The TESS archive - 8 November 1991

11th November 2011 at 00:00
The month newspaper publishing tycoon Robert Maxwell's body was found in the Atlantic Ocean and Terry Waite, envoy of the Archbishop of Canterbury, was freed in Beirut nearly five years after being kidnapped

First step to league tables

The only part of the Education (Schools) Bill applying to Scotland is a section ushering in the publication of exam and test results for every school in the country (except primary schools in Scotland), along with truancy rates and the job and college or university destinations of school leavers. The Bill does not spell that out, but allows the Secretary of State to make regulations on what information is made available.

Backtrack on home economics

The Scottish Examination Board has raised the number of passes in last summer's revised home economics Higher to almost 20 per cent, following appeals from candidates who were presented with a rogue paper. About 100 pupils have benefited. Originally 4 per cent passed, the worst pass rate in the SEB's history.

Crackdown on test rebels

Local authorities have been told to implement national primary testing or face the consequences. Speaking to the Scottish Parent Teacher Council in Glasgow, Michael Forsyth issued a stern warning that testing was not "optional". The Education Minister suggested he had been lenient in enforcing last year's pilot tests and made clear the Government would no longer sit back and allow councils to flout the law.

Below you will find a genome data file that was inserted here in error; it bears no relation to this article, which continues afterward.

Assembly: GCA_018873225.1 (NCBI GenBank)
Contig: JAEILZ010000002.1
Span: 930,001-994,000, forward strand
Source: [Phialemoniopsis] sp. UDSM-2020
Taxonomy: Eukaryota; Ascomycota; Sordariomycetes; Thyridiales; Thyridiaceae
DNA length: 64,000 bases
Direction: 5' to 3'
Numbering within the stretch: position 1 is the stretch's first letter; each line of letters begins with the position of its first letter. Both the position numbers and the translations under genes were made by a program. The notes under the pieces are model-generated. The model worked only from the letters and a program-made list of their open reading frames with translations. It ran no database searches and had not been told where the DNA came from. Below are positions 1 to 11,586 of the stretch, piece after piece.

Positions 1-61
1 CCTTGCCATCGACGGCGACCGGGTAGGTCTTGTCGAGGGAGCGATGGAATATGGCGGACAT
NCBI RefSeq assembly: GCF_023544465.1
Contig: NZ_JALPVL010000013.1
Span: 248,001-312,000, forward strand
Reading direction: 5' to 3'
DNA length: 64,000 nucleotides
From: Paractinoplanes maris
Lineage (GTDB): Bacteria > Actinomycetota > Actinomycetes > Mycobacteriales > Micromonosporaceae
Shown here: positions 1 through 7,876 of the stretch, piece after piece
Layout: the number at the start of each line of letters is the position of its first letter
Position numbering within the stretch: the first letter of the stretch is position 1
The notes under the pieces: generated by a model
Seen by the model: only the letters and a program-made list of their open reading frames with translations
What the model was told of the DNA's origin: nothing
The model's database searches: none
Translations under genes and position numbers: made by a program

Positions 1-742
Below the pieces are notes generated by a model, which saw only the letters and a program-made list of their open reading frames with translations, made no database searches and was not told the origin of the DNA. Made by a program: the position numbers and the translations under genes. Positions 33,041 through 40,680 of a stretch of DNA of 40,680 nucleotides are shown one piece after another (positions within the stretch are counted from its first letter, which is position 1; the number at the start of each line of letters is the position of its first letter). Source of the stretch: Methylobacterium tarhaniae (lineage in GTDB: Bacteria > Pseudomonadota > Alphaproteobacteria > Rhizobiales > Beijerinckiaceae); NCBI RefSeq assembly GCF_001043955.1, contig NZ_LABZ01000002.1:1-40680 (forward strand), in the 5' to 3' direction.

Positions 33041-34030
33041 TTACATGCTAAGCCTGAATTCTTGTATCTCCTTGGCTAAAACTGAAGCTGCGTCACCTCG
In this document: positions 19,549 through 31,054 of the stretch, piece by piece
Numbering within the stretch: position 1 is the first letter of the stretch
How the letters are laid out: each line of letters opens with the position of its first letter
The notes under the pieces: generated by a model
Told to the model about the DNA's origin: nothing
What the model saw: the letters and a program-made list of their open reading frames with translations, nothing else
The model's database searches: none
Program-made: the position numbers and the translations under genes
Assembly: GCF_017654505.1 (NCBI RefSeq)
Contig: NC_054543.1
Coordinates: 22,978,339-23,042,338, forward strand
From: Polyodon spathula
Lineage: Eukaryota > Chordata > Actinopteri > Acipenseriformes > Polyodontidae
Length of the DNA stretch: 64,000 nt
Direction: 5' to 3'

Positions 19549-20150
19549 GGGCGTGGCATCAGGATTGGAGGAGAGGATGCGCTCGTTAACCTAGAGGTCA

1993 deadline for FE shake-up

There were few surprises when the Further and Higher Education (Scotland) Bill, the only specifically Scottish legislation in the final parliamentary session, was published. The major provision among the 30 FE clauses is the transfer of the 44 colleges from local authority to central government control on April 1, 1993, under new boards of management. The Secretary of State will have power to create other self-governing colleges later.

When comparisons are odious

League tables, it seems, are here to stay - and not only when it comes to comparing schools. Six weeks ago, in the beautiful country just outside Lugano in Switzerland, 200 representatives of 21 countries met to thrash out the problems in comparing their widely differing education systems. An arm of the Organisation for Economic Co-operation and Development has sponsored the project to identify key indicators.

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